Oneohtrix Point Never’s Daniel Lopatin is a remarkably gifted artist.
He expertly reflects the world we live in back to us in a way that future generations will study and puzzle over.
Although his music is definitely not everyone’s cup of tea, it’s poignancy is undeniable.
Unlike any other artist I can think of (save for maybe James Ferraro) Lopatin is hell bent on exploring the potential for harmony amidst the dizzying dissonance of Internet culture, finding accidental beauty in the chaotic flurry of endless open windows and tabs opening other windows.
Music, advertising, pills, pornography, viruses, pills, pills and robots…the (B)rave New World.
Years ago he created a series of videos that split the difference between the absurdism of TV Carnage VHS weirdness, mesmerizing New Age music and sample based nostalgia. “Nobody Here” and “Angel” were wistful, cheesily romantic exercises in Internet weirdness and fuzzy collective consciousness. His “Ford & Lopatin“ album had moments of odd-pop pleasure that felt like Steve Horlick “Reading Rainbow Theme” synth freak-outs.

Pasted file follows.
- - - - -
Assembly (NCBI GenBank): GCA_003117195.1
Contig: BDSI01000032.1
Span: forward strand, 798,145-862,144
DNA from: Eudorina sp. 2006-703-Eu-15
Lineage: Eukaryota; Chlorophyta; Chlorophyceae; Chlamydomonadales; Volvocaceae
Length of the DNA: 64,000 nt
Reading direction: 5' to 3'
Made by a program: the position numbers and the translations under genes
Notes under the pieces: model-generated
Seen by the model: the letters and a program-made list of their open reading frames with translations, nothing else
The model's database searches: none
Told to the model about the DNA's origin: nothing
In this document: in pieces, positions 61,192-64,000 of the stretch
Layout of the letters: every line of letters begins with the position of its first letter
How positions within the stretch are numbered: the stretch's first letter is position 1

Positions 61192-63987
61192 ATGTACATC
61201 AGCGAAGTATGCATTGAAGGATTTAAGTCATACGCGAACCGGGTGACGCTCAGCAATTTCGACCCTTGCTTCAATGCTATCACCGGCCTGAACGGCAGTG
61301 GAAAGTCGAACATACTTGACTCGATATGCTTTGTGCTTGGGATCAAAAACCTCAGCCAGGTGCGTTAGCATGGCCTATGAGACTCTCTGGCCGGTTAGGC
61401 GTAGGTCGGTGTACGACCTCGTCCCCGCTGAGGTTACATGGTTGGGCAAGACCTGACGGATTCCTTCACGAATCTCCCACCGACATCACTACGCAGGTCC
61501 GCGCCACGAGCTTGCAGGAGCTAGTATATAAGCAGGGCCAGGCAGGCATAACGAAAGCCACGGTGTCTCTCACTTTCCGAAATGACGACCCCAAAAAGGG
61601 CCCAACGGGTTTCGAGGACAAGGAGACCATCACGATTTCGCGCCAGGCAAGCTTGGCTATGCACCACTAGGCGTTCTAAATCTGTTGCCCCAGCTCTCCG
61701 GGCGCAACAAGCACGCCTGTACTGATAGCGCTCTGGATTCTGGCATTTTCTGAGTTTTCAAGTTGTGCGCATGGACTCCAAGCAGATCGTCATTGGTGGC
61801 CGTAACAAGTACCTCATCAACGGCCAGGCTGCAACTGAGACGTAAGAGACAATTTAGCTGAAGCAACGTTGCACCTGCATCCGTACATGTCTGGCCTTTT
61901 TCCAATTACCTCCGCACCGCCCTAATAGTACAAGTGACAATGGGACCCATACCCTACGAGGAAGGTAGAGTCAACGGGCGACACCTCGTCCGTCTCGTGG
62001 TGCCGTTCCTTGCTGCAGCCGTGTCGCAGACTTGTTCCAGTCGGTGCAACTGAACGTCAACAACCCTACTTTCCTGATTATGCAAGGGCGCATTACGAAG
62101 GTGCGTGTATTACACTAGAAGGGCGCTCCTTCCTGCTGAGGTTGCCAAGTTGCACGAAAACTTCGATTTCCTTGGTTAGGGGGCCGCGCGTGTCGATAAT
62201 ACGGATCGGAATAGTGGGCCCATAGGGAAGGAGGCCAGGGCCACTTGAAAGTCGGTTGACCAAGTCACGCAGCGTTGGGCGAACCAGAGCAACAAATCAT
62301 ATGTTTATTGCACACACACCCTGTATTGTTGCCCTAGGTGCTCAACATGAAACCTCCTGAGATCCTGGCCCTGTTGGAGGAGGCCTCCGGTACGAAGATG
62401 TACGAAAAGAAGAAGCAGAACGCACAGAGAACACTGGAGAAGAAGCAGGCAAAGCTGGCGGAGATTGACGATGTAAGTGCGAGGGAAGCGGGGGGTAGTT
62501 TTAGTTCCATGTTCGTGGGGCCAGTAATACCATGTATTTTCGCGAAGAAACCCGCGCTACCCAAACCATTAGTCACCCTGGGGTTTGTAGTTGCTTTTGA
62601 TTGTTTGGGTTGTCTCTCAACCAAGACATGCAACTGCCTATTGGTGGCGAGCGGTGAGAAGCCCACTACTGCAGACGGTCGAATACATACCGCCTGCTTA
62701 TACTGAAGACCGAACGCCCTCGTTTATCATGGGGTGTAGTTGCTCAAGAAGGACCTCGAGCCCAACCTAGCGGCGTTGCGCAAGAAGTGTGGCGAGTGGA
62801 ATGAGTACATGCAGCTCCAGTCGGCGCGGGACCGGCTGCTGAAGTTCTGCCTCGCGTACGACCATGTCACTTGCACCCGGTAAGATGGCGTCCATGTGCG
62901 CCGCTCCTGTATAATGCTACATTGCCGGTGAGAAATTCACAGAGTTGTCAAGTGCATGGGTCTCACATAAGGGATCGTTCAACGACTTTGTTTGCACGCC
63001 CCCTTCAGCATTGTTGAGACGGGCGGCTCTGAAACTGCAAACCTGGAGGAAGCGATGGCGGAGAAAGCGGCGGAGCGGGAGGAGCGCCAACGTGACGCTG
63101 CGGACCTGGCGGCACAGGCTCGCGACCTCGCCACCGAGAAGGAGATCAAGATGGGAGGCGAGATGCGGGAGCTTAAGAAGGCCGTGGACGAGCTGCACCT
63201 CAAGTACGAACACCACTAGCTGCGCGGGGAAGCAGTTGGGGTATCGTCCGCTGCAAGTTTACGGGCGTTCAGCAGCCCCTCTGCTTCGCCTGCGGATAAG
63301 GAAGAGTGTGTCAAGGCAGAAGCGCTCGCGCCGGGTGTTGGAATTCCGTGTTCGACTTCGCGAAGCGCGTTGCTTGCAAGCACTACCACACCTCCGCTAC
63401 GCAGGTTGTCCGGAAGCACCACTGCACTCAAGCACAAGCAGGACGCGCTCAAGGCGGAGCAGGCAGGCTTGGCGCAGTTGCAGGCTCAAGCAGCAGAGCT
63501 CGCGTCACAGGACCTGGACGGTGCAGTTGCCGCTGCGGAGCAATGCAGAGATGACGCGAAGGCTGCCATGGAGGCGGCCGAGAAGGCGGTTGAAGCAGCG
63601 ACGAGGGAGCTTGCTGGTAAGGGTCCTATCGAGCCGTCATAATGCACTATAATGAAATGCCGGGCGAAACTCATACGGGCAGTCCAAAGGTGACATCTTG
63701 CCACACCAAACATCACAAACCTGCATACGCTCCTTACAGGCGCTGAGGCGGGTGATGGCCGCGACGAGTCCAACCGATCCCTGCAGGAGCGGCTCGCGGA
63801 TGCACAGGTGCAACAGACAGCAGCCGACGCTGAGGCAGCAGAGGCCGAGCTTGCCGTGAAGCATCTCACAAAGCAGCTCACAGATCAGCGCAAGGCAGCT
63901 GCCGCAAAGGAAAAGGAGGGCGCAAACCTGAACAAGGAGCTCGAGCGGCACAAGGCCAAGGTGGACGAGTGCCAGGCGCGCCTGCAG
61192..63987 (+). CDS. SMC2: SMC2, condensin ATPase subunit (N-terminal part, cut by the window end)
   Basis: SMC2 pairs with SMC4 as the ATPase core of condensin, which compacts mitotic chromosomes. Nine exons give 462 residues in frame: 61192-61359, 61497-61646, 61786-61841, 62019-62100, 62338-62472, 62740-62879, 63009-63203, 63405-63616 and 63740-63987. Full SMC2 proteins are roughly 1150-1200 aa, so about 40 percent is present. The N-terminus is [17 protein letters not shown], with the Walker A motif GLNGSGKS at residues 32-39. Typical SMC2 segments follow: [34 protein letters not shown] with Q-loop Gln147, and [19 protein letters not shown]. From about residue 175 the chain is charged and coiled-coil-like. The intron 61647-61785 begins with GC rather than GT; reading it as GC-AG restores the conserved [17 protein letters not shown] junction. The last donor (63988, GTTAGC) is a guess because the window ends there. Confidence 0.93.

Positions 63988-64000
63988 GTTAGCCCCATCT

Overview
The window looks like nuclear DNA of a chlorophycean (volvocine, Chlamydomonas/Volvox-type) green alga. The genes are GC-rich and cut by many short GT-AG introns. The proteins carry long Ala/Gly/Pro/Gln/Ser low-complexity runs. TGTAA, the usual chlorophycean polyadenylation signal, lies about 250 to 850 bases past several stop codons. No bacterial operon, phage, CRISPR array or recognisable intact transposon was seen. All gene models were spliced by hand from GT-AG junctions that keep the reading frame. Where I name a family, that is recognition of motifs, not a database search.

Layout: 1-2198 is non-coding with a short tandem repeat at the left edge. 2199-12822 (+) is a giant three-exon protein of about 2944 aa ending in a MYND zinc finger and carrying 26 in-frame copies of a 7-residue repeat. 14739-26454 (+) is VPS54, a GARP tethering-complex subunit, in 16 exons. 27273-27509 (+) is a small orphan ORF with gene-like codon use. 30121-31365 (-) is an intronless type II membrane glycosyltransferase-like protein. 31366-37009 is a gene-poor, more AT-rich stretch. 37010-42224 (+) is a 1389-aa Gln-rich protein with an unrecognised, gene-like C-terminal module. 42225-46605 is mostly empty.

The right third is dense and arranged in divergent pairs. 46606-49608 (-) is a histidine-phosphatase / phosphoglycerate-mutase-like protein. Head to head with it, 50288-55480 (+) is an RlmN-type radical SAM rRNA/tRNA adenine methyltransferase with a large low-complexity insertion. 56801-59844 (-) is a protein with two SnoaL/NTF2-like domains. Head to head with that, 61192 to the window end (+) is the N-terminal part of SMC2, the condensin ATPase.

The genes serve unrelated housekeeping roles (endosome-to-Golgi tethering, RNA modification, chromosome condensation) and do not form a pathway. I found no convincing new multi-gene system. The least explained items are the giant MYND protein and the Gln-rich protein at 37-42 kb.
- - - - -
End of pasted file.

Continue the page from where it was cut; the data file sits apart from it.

But his newest record, his first release for the Warp label, R Plus Seven is a marked shift in tone.
Continuing down a darker path (he began exploring on 2011’s “Replica“,) Lopatin is seemingly less charmed with the endless possibilities of the Internet and exploring the ways in which our damaged psyches are exponentially damaged by access to anything and everything that allows us to indulge and share in that damage. (*See the extremely NSFW and upsetting video for “Still Life.”)
It’s not to say that the album is all gloom and doom, it has moments of shimmering beauty (“Chrome Country” and “Zebra” especially are real stunners) but overall it is a fearless and challenging journey into a pixelated heart of darkness where a bitcoin can buy you virtually anything.
For a virtual experience, it’s a harrowingly real but extremely rewarding trip.